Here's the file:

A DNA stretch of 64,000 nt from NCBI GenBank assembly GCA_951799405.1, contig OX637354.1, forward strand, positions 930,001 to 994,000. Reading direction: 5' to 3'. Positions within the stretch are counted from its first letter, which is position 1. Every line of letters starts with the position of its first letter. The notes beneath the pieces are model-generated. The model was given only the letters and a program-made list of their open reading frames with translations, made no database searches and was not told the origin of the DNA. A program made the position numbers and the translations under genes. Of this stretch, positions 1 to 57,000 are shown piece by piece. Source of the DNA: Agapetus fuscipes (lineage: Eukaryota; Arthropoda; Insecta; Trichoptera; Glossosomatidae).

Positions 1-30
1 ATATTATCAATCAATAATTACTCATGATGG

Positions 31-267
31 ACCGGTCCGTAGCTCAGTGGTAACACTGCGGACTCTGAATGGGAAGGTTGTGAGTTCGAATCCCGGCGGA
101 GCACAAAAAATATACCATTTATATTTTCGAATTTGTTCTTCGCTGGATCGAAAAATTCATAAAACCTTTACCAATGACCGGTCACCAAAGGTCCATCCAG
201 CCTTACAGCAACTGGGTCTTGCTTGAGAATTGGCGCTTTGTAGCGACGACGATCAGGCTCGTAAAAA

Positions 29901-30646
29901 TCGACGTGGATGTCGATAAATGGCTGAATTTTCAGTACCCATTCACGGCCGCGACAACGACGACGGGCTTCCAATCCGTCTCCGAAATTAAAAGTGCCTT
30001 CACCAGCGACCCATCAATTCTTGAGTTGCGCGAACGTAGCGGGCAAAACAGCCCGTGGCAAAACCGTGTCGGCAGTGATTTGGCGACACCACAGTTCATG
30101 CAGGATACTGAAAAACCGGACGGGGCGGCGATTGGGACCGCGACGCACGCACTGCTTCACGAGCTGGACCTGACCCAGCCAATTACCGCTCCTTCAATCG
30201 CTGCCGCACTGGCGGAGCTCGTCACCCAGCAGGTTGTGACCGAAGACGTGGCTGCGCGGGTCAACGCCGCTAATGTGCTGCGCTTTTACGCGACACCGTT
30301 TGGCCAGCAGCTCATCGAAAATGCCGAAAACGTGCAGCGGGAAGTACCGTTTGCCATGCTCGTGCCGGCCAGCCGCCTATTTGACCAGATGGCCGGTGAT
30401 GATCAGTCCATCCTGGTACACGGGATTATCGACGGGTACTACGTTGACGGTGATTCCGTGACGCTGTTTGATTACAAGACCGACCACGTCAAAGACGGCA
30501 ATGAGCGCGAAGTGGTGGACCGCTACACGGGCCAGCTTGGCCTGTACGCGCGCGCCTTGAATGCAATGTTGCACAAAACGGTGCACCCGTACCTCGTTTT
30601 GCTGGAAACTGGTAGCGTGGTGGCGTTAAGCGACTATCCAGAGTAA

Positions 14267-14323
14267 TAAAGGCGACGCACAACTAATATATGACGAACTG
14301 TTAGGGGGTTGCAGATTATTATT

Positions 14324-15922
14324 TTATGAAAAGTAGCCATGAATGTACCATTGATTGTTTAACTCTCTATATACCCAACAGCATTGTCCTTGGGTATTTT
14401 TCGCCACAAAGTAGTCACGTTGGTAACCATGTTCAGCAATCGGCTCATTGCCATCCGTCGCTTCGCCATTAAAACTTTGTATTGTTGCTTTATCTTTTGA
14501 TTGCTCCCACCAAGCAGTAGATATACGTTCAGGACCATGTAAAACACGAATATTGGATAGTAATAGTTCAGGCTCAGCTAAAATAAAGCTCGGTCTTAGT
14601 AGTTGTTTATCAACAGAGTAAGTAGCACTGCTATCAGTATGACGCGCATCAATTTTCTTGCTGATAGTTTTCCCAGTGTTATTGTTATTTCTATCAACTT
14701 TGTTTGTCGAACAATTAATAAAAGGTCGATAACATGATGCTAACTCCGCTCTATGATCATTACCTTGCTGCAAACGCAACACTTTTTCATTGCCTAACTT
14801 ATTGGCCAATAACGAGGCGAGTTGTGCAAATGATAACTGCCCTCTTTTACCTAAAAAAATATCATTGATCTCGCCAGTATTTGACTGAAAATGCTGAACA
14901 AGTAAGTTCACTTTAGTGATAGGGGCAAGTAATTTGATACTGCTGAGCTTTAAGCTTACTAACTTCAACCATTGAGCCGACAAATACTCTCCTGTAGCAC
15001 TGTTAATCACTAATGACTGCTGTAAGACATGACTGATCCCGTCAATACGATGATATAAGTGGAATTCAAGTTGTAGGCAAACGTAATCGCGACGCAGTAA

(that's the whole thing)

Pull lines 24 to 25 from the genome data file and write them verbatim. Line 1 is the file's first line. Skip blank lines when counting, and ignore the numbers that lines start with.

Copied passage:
14601 AGTTGTTTATCAACAGAGTAAGTAGCACTGCTATCAGTATGACGCGCATCAATTTTCTTGCTGATAGTTTTCCCAGTGTTATTGTTATTTCTATCAACTT
14701 TGTTTGTCGAACAATTAATAAAAGGTCGATAACATGATGCTAACTCCGCTCTATGATCATTACCTTGCTGCAAACGCAACACTTTTTCATTGCCTAACTT